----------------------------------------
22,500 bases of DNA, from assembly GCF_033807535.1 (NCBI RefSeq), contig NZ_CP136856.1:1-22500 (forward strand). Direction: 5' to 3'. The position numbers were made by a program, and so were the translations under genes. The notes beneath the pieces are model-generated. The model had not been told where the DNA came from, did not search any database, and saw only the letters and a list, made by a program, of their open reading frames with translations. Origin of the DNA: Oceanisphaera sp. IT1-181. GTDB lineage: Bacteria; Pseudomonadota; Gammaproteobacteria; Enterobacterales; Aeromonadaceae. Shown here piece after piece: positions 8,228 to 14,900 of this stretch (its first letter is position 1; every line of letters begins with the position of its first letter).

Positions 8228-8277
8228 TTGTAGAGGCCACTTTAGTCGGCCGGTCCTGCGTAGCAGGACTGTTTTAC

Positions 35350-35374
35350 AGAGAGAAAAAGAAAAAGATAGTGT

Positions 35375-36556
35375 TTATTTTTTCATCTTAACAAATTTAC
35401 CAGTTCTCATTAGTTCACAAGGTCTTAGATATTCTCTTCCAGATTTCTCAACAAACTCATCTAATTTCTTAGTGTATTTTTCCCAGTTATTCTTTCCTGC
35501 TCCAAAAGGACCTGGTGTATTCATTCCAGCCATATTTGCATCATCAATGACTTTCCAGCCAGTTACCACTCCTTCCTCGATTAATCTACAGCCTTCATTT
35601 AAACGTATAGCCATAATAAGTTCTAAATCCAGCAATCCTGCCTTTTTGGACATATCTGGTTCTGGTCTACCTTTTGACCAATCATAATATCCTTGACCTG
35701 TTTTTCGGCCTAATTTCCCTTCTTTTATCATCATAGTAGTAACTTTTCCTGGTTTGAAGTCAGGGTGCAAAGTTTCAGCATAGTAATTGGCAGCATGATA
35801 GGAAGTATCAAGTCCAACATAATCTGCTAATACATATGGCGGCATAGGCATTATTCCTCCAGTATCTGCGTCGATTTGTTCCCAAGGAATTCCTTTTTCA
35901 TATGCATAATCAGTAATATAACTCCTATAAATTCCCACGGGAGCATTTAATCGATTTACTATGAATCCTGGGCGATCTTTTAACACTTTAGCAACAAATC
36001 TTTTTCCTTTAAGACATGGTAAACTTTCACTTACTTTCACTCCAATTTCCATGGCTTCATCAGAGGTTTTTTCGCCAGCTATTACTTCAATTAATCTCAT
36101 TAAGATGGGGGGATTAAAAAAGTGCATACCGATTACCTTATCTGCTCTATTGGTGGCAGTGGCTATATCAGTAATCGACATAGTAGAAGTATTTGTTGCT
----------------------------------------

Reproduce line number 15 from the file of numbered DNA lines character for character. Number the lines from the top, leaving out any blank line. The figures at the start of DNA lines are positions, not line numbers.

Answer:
36101 TAAGATGGGGGGATTAAAAAAGTGCATACCGATTACCTTATCTGCTCTATTGGTGGCAGTGGCTATATCAGTAATCGACATAGTAGAAGTATTTGTTGCT